As more and more businesses wake up to the opportunity buried in their connected data, interest in graph databases has sky rocketed.
The availability of an efficient way to store and query connected data has made graph databases a viable option for a range of tasks that would previously have required massive computational resource.
As with all great things, however, there is a limitation to what they can do.
Graph databases, whilst highly optimized for connections, are generally not good for documents. A deployment requiring both would normally need some kind of integration (e.g. Neo4j with MongoDB).
On the other hand, relational and document stores are great for documents, but fairly awful with connected data. The workaround here is a painful combination of foreign keys and expensive join operations.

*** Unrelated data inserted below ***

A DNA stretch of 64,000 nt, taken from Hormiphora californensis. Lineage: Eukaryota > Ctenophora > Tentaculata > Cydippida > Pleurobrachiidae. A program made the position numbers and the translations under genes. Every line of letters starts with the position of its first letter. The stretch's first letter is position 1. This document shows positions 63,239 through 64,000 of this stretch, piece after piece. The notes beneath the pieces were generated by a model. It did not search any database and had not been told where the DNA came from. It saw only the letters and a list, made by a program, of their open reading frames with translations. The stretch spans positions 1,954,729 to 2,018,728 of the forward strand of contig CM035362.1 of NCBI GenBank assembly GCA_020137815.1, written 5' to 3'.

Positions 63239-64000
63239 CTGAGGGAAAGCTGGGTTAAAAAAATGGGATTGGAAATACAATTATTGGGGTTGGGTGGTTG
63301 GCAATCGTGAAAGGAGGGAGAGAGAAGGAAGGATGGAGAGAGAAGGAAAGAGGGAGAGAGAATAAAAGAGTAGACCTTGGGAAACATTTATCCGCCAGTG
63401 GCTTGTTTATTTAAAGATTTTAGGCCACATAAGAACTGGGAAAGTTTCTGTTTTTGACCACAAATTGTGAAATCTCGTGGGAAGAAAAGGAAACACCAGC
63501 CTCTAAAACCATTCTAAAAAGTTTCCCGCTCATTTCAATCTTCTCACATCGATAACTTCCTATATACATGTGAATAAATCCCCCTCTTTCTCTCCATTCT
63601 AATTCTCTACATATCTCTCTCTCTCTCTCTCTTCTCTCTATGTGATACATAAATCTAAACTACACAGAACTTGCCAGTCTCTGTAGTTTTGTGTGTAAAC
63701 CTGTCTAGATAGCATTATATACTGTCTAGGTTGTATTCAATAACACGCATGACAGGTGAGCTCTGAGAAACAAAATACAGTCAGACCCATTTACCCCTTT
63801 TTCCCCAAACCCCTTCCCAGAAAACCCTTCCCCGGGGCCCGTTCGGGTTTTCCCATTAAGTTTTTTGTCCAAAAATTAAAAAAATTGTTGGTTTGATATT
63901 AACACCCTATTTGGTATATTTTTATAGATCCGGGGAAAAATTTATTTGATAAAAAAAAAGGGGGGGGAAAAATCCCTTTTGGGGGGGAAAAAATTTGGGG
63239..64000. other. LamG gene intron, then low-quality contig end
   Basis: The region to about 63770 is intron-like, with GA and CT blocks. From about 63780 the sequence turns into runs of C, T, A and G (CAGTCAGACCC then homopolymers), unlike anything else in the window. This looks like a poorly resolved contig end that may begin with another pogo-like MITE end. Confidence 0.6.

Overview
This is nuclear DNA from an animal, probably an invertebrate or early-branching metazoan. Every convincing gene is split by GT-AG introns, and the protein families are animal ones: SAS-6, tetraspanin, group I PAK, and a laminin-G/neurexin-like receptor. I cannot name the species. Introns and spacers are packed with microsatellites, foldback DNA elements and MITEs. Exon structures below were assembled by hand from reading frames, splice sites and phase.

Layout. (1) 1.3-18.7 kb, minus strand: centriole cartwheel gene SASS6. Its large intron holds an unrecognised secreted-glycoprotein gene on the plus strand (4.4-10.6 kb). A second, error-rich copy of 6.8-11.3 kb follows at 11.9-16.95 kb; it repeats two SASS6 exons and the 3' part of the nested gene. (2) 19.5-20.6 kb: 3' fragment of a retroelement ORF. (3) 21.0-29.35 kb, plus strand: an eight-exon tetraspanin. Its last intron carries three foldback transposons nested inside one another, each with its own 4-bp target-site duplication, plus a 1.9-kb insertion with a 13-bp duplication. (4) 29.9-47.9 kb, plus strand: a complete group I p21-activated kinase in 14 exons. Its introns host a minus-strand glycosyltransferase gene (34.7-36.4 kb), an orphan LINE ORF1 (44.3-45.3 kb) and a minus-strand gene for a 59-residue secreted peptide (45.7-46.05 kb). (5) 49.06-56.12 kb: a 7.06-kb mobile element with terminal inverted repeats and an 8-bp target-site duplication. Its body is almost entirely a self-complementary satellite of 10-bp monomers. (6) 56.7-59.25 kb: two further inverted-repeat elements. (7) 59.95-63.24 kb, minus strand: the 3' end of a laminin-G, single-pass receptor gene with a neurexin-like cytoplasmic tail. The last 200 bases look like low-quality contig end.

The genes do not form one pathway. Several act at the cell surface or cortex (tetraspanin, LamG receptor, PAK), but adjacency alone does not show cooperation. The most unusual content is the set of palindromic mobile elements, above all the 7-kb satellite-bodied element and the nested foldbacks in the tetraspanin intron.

One potential solution to these woes is OrientDB.
Describing itself as “the first multi-model open source NoSQL DBMS”, OrientDB has full native graph capabilities, but also features you would normally only find in document databases. In theory, it can replace products in Graph, Document, Key/Value, or Object categories.
Like other graph databases, OrientDB stores data as nodes and edges. Data can be stored with or without a schema (or with a partial schema) and relationships can be traversed at lightning speed. However it can also embed documents, meaning they can effectively be stored, not just connected.
Download our Getting Started Guide for step-by-step instructions on hooking KeyLines up to your OrientDB database.
Getting Started Guide Contents
Getting started with KeyLines
Example: An OrientDB / KeyLines demo